This Hitzaz scale is commonly used in Greek and Arabic music; it is the scale that the Greek stringed instrument, the Bouzouki, is tuned to (it is also the scale that Flamenco is usually played in, sometimes called the ‘Spanish Gypsy scale’, though there are several of these!). A similar sounding scale is the Hitzazkiar scale found on Middle Eastern lip and reed flutes like the Turkish Ney. In fact, the naming of these scales seems very confused; for some, the Hitzaz scale is called the Hijaz, for others the Hijaz is a shortened form of the HijazKiar scale, and in other texts the Hijaz is the HitzazKiar. The reason for this seems to stem from the fact that if you take a basic Hitzaz scale, which is 1 3 1 2 1 2 2 (these are the semi-tone intervals starting from the basic fundamental note), most players will put extra notes into it, called passing notes, when they are playing. The same happens with the Hitzazkiar scale which is basically 1 3 1 2 1 3 1. Not surprisingly, these passing notes blend the two scales into each other and all distinction is blurred. To most listeners all they will hear is something that they would say sounds Middle Eastern or Arabic or Indian.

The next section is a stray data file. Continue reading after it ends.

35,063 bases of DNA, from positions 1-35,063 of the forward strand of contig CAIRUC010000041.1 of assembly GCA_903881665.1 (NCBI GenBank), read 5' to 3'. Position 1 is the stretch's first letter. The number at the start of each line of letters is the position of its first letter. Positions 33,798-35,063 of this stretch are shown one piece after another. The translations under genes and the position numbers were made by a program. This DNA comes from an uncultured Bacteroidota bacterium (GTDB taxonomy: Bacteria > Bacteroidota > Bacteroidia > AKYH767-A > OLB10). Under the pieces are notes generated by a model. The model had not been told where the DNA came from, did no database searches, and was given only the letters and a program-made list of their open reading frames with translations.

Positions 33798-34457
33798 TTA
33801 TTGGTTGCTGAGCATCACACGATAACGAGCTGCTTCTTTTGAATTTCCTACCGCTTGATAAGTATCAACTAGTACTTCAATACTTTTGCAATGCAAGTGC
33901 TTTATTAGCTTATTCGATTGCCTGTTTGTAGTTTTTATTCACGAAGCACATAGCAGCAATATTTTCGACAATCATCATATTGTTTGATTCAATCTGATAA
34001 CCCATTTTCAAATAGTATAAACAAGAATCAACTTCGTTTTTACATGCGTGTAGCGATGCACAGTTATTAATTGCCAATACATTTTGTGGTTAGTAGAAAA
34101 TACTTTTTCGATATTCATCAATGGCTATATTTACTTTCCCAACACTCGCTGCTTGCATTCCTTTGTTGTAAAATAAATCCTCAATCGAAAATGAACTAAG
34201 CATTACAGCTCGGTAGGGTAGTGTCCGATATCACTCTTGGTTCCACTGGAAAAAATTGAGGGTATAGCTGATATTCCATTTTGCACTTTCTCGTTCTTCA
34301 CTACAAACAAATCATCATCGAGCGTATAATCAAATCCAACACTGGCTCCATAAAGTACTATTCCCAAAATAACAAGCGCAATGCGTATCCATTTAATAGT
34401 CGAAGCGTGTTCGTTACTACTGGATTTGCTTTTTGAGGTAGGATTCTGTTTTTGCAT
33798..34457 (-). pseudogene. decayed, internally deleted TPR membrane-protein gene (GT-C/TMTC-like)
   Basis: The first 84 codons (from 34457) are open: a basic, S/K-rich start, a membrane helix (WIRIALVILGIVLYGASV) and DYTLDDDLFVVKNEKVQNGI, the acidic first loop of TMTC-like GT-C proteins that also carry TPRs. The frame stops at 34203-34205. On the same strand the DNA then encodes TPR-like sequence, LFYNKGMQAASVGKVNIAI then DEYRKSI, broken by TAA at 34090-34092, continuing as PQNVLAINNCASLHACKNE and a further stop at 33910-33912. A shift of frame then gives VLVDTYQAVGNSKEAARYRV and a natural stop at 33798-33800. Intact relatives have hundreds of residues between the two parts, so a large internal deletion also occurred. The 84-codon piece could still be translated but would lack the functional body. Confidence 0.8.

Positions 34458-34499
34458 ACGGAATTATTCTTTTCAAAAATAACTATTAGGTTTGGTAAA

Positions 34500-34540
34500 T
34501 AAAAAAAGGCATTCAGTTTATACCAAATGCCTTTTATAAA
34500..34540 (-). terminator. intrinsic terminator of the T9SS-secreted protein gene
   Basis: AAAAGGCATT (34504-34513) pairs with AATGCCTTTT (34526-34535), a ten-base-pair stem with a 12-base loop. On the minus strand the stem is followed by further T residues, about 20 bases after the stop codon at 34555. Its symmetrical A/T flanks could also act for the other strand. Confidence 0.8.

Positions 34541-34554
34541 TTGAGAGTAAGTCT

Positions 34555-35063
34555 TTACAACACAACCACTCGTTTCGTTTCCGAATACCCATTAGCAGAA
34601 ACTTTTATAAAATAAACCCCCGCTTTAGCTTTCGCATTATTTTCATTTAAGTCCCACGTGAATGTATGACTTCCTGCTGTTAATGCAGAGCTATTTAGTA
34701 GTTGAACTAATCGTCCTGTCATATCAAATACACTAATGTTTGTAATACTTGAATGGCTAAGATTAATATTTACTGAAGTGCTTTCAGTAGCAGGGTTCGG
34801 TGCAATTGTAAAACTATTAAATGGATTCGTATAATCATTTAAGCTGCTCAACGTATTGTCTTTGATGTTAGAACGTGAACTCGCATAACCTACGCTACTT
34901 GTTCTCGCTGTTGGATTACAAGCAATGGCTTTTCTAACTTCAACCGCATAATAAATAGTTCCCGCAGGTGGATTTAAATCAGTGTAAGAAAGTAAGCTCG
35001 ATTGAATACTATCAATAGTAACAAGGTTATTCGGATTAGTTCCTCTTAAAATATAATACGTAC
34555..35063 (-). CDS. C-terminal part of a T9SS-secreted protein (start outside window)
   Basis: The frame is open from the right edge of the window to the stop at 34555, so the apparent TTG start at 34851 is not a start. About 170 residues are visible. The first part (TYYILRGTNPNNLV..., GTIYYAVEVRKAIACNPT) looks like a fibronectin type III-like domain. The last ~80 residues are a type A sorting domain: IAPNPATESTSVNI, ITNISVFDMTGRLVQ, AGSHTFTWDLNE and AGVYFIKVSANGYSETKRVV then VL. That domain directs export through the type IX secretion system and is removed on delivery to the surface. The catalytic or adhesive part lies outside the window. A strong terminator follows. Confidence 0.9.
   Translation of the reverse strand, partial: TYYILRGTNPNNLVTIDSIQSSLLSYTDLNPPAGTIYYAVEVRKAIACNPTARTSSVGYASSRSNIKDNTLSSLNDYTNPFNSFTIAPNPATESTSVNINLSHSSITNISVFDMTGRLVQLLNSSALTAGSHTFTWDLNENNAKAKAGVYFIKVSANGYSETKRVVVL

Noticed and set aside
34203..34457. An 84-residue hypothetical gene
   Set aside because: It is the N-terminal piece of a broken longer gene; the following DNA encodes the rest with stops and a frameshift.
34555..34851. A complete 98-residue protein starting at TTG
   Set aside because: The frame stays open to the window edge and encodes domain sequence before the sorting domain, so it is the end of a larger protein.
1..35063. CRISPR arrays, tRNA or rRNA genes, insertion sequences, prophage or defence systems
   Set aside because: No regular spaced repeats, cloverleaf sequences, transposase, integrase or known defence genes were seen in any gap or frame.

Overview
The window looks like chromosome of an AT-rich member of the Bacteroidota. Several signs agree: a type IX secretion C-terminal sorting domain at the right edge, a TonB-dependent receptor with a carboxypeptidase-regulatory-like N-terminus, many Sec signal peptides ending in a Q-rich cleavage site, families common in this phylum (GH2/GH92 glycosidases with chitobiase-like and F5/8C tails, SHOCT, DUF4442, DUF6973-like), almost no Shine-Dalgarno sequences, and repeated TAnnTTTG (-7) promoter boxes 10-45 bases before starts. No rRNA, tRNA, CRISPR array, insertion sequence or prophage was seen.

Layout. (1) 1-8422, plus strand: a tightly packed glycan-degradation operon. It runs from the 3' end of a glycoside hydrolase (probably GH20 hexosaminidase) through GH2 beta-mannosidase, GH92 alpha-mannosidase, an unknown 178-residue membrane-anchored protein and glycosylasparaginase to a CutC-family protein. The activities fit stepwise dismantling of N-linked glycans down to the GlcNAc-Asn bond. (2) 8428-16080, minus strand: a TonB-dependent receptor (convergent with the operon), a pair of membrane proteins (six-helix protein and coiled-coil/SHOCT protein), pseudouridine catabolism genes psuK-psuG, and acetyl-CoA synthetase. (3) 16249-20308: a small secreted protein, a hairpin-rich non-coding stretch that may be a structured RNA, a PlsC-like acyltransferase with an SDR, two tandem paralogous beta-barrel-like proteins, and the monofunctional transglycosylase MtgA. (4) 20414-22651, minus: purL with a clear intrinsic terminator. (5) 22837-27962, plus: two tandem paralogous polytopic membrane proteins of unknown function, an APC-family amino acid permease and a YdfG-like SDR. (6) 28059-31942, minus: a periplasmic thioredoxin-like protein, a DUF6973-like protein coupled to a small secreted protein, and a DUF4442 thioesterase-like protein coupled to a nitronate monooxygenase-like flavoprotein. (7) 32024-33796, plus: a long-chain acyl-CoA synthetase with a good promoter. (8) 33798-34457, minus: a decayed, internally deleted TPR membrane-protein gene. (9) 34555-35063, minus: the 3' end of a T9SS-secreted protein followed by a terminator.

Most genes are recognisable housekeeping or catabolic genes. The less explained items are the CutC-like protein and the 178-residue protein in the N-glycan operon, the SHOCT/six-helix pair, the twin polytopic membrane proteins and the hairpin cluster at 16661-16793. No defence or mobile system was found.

For a Native American flute player, all this might sound irrelevant, after all, NAFs are normally tuned to pentatonic scale. And yes, you can get these Middle Eastern scale notes on a normally tuned NA flute, but playing the one and three semitone shifts requires a good deal of cross fingering, and the riffs, runs and trills that are so prevalent in Arabic and other such melodies make it very difficult to execute tunes easily. And probably for that reason more than any other, several NAF makers, myself included, have had people who play NA flutes asking whether it is possible to make an NA-style flute that plays Middle Eastern scales, but using conventional NA flute style fingering! Well, back to the nerdy stuff...